Is Histogen Hair to Stay? Amid Patent Lawsuit That Is Mane Event, CEO Updates Plans to Advance its Hair Regrowth Treatment

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carrying on development of its hair regrowth treatment. The short version, for all the readers out there hoping for better treatments, is that Histogen (if it can survive) is planning to conduct additional clinical trials of its hair regrowth product in Singapore. Those experiments are expected to take about two more years. But even if regulators approve this particular treatment, it will only be available in parts of Asia—not the United States.

In our conversation, Naughton highlighted these key points:

—The initial experiment testing the HSC treatment was done in Honduras. Naughton says there were no safety issues “clinically or histologically.” She says Histogen is expected to report results from a 1-year follow-up of the Honduras study by the end of this month, and the one-year data will be submitted to the International Society of Hair Restoration Surgery’s professional journal.

—Histogen plans to enroll 50 patients in another HSC experiment that will be done in Singapore. This study will begin “no later than June,” according to Naughton, who notes that Singapore has become a mecca for aesthetic and cosmetic medical treatments.

—Providing that the Singapore study is successfully completed, Naughton says Histogen plans to conduct a late-stage clinical trial of its hair regrowth treatment that will enroll between 200 and 250 patients from Hong Kong, India, South Korea, and Singapore. She says the trial is scheduled to begin in spring 2011. “If everything goes well,” Naughton says, “we expect to get pan-Asian approval [for the HSC treatment] everywhere but Japan.”

—Histogen plans to begin two additional pilot trials of HSC as a topical treatment (with no injections below the skin) in the United States over the next six months. Dr. Craig Ziering, a Southern California hair transplant surgeon, will oversee the tests. Ziering, an osteopath who has offices in Beverly Hills, Newport Beach, La Jolla, Las Vegas, NV, and Salt Lake City, UT, also sits on Histogen’s scientific advisory board. Naughton says one of the studies will apply HSC to transplanted hair follicles and is intended to test its suitability in preventing hair loss. The other U.S. study calls for applying HSC on scar tissue from previous hair transplant procedures.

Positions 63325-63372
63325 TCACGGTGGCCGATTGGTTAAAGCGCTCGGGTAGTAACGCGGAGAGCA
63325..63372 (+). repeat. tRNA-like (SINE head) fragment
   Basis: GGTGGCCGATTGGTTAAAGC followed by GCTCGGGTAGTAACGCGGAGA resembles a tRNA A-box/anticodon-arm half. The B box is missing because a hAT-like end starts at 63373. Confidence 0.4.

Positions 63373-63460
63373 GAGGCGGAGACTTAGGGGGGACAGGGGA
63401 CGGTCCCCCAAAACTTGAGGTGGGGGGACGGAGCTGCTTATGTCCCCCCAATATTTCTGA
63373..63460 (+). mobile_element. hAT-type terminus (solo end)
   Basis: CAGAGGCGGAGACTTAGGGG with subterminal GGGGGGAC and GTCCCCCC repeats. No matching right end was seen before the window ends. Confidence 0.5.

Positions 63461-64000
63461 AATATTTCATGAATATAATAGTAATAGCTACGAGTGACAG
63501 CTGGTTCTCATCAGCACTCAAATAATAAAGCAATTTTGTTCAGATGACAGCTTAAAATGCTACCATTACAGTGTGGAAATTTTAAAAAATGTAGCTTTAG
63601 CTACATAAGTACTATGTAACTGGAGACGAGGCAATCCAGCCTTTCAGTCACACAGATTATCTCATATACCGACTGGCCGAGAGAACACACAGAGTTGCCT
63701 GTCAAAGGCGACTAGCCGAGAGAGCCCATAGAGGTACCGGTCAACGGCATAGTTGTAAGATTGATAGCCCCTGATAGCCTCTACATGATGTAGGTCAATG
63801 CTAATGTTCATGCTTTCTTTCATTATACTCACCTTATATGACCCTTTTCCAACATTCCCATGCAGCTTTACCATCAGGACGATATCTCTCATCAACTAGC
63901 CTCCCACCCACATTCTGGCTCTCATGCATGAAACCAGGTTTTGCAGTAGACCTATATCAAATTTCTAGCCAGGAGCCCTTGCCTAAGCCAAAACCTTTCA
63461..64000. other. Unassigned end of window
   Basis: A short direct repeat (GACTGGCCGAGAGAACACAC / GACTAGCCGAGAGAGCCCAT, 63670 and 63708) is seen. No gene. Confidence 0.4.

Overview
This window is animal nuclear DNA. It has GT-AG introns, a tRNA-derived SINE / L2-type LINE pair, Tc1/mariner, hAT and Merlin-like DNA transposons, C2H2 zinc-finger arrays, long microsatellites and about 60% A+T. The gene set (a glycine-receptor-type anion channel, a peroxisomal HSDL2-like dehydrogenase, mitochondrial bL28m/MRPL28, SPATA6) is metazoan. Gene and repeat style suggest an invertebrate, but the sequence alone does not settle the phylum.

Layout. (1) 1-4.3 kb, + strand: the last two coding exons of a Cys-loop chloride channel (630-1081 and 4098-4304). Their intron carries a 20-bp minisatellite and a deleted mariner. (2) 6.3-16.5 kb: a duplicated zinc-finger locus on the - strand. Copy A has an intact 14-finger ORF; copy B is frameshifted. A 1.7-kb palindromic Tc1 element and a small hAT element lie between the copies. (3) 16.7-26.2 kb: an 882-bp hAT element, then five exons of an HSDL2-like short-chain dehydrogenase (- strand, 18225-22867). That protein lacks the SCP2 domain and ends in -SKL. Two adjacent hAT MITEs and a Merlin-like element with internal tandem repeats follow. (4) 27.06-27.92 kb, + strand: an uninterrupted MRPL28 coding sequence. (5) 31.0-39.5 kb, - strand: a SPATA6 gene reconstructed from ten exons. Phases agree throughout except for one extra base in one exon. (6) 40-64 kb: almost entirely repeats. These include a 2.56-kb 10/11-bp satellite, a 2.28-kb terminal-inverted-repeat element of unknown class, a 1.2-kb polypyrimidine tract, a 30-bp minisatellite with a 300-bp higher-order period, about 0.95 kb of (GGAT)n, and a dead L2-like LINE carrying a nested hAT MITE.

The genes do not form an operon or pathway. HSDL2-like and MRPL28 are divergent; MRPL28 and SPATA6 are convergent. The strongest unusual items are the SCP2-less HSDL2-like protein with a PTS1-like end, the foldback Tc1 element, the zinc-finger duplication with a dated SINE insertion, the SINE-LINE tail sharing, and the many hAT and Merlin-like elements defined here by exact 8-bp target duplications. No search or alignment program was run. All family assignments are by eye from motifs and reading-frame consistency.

So how is Histogen going to pay for all these clinical trials? Naughton says the startup also has made progress on that front, but she’s not ready to talk about it just yet. Standby for more news from Histogen in the weeks to come.

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Bruce V. Bigelow was the editor of Xconomy San Diego from 2008 to 2018. Read more about his life and work here. Follow @bvbigelow

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6 responses to “Is Histogen Hair to Stay? Amid Patent Lawsuit That Is Mane Event, CEO Updates Plans to Advance its Hair Regrowth Treatment”

  1. Jonathan says:

    Wow. This really seems like corporate terrorism if you look at it. SkinMedica waited for a critical time where Histogen was expecting to get necessary cash investments, then filed a lawsuit based on (from what I can ascertain) absolutely no evidence of patent infringement at all. It’s a pity as I haven’t read any reports at all about SkinMedica’s progress with their hair treatments.

  2. jordan says:

    how come the other link (follica gets new ceo) doesnt work anymore?

  3. Ritchie says:

    Yeah, I can’t get on the old link anymore

  4. mtaylor says:

    i beleive the topical is what is drawing the lawsuite. basically to slow histogen until theres is ready. a mind game…………….keep pushing histogen you will be there shortly that is if the fda dont kill you first……………

  5. John says:

    And I’m happy to say Histogen wiped the floor with SkinMedica’s *ss in court. Hopefully they can get back to work and this will end up not being more than a bump on the road.